This year’s Kids Ocean Day has a theme that defies the acrimony of grown up politics in America today: Come Together.  That’s right, right now, over the ocean. Our oceans are under more threats than ever, from plastic pollution, climate change, and in California, the threat of opening offshore oil drilling under the Trump administration. If you want to bury your head in the sand, resist that impulse and get out there with the kids who will inherit our ocean resources.  You have two opportunities to join Kids Ocean Day and take a stand in the sand.  First, May 17th in San Francisco, and then again May 25th in Los Angeles.  Volunteers are needed!

Kids Ocean Day is the brainchild of Michael Kluboch of The Malibu Foundation for Environmental Education and has been gaining steam since its inaugural event in 1994. The California Coastal Commission coordinates the program statewide and provides financial support through the Whale Tale License Plate Fund.  Those plates do a lot more besides making your car look cool.

Last year’s aerial art made of students on the beach!

Bringing students to the beach puts them in touch with nature, while showing them up close through a beach cleanup why we must reduce our waste, reuse as much as possible, recycle and participate in cleaning up their environment.  For many of the young people, KIDS OCEAN DAY is their first time at the ocean.  The wonder and beauty of the coast, combined with a mission to protect the natural world, is a profound experience.

What’s more? Kids Ocean Day leaves a lasting photographic record of the kids’ stand in the sand as the year’s winning student artwork is transformed into a living sculpture of that image using the children themselves.  The children are photographed from above with impressive results every year.  These images have had powerful impact challenging adults to protect our oceans with policy as the images travel via news reports and even made an appearance at the Rio Earth Summit in 2012.

Kids Ocean Day San Francisco – May 17

Volunteers are needed as hundreds of elementary students from the San Francisco area will be making a difference at this year’s 24th Annual KIDS OCEAN DAY Adopt-A-Beach Clean Up on May 17, 2017.  The Marine Science Institute is a dedicated sponsor, motivating students to get involved in their communities, while instilling good habits and caring for the environment.

Over 900 students are expected to attend the Ocean Beach cleanup. They will also participate in a giant student aerial artwork inspired by Sunset Elementary Third Grader Natalie Kurpius for winning the first ever Kids Ocean Day Art Contest.  It features two starfish holding a banner with this year’s theme, COME TOGETHER.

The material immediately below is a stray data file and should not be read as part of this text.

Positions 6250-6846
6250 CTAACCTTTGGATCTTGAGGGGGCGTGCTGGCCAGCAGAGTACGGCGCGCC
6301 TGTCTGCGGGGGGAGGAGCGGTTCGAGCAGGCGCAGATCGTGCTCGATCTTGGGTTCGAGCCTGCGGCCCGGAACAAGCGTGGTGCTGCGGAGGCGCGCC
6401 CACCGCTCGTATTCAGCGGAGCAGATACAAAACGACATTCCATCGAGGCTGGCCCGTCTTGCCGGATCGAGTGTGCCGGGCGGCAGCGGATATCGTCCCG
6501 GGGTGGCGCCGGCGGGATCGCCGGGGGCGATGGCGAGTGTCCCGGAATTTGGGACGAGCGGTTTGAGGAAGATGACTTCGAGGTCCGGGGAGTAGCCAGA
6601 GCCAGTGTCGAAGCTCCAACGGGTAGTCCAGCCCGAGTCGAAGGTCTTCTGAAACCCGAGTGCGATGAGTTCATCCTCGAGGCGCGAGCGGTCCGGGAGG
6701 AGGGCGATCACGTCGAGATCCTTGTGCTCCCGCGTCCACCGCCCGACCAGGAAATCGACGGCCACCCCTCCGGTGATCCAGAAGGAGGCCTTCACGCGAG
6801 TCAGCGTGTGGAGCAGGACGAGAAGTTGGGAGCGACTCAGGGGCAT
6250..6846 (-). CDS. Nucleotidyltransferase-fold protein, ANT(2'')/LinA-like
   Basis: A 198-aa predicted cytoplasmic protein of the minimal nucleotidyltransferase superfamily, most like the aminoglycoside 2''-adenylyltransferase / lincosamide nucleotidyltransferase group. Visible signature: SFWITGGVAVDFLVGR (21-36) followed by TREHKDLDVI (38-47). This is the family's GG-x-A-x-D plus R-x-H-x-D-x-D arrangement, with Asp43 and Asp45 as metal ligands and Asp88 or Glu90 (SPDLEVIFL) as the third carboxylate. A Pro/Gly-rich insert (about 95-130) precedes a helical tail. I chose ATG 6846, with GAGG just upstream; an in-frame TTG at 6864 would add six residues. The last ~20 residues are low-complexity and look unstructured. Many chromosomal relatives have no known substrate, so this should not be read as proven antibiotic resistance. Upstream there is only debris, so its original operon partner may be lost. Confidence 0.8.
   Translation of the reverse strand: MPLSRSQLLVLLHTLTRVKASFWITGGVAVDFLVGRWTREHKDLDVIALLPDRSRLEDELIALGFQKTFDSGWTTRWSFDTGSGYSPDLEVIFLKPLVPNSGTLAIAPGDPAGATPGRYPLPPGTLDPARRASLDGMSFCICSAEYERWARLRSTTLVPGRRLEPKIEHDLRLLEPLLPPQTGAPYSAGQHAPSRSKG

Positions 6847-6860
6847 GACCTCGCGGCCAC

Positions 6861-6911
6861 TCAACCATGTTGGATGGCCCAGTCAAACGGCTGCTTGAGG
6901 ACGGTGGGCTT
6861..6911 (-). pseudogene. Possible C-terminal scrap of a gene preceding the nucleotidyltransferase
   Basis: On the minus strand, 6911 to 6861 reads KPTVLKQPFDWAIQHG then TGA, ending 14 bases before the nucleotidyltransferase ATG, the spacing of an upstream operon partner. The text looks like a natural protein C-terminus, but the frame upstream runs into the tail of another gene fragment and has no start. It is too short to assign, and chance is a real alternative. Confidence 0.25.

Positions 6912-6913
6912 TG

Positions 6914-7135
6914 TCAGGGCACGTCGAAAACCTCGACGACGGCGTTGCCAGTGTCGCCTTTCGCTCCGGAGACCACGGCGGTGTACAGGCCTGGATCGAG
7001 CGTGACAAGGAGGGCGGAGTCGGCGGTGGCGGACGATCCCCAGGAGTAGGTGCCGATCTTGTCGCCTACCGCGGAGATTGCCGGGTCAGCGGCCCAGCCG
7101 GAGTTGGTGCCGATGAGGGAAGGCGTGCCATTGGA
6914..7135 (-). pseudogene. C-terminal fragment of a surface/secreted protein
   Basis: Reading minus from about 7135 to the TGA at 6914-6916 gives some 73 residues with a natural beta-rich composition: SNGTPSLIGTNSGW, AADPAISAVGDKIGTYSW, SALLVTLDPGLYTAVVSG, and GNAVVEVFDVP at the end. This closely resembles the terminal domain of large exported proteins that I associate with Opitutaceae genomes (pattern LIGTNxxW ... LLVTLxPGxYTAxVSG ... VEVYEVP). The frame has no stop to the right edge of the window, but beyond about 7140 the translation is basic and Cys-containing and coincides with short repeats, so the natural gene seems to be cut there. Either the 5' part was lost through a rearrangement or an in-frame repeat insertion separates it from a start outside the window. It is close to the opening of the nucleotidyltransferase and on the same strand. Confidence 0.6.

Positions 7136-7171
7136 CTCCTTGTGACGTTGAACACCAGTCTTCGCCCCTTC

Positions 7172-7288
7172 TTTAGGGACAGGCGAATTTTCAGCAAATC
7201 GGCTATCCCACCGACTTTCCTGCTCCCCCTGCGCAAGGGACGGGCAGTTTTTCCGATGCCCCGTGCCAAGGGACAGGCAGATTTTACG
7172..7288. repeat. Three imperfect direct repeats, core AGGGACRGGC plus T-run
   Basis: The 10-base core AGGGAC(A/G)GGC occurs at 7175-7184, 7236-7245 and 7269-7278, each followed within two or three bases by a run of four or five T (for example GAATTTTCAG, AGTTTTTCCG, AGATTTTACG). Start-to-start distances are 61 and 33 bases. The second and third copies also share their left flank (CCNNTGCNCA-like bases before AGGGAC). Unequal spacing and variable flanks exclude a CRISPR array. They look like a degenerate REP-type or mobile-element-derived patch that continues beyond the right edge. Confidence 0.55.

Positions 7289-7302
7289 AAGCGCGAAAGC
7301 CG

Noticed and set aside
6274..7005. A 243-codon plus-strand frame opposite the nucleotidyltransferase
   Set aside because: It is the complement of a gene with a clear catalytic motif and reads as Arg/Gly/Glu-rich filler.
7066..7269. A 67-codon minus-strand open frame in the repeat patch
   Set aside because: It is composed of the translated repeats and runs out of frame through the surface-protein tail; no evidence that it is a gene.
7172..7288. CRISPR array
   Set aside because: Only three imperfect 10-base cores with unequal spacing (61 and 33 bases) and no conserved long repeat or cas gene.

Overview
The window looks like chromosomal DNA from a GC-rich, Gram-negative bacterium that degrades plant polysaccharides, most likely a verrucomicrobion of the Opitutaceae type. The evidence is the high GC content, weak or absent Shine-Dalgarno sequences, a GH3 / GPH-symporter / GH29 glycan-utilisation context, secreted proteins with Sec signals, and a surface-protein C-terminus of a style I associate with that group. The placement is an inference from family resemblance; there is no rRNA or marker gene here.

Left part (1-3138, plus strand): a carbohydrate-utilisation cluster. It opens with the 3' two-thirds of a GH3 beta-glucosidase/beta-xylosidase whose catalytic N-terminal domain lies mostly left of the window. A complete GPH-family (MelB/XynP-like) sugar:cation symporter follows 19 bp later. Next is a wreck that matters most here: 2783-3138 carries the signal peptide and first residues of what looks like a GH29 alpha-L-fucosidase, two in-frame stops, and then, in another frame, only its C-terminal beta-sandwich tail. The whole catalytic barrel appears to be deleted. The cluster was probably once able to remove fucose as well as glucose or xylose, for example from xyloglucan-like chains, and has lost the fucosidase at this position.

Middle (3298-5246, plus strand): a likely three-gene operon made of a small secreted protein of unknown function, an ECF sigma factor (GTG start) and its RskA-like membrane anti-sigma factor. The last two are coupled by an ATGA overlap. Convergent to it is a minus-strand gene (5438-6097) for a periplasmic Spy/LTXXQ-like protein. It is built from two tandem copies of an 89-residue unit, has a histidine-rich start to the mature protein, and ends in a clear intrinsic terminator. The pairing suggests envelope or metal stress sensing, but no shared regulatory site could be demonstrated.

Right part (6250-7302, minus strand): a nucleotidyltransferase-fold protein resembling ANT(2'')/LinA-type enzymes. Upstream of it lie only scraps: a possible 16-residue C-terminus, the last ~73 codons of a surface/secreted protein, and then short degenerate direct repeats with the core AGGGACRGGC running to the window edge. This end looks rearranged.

To volunteer, please visit: http://www.sfbaymsi.org/kids-ocean-day.

Last year’s beach cleanup.

Kids Ocean Day Los Angeles – May 25

One of the amazing students from Brentwood Science Magnet won this year’s  KIDS OCEAN DAY POETRY CONTEST.  Third Grader Tyler Giddens actually performed her poem as a song!   See her video here.  She shares why we need to “COME TOGETHER” for the ocean, the theme of this year’s KIDS OCEAN DAY.

Volunteers are needed as thousands of Los Angeles-area students will be making a difference at this year’s 24th Annual KIDS OCEAN DAY Adopt-A-Beach Clean Up on May 25, 2017.

KIDS OCEAN DAY is the culmination of a year-round school assembly program by the Malibu Foundation for Environmental Education to teach school kids about how litter flows from our neighborhoods to the ocean, thereby killing marine life and polluting food resources.  To enhance the lesson, nearly 4,000 students from 35 Los Angeles-area schools will be taken to the beach for a clean up and to participate in a giant aerial artwork inspired by the theme “Come Together.”   KIDS OCEAN DAY will be celebrated on May 25, 2017 at Dockweiler State Beach.

KIDS OCEAN DAY is sponsored by the Watershed Protection Program, a program of LA Sanitation; the City of Los Angeles Board of Public Works; the California Coastal Commission; the California Coastal Conservancy; and Keep LA Beautiful.

To volunteer, please visit: http://kidsoceanday.org/volunteer or email [email protected].

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One Response

  1. Nice article and covers a significant lesson to educators and officials everywhere. We need to get children and adults involved in the natural world. If we lose awareness of Earth’s natural systems we will be doomed to failure.

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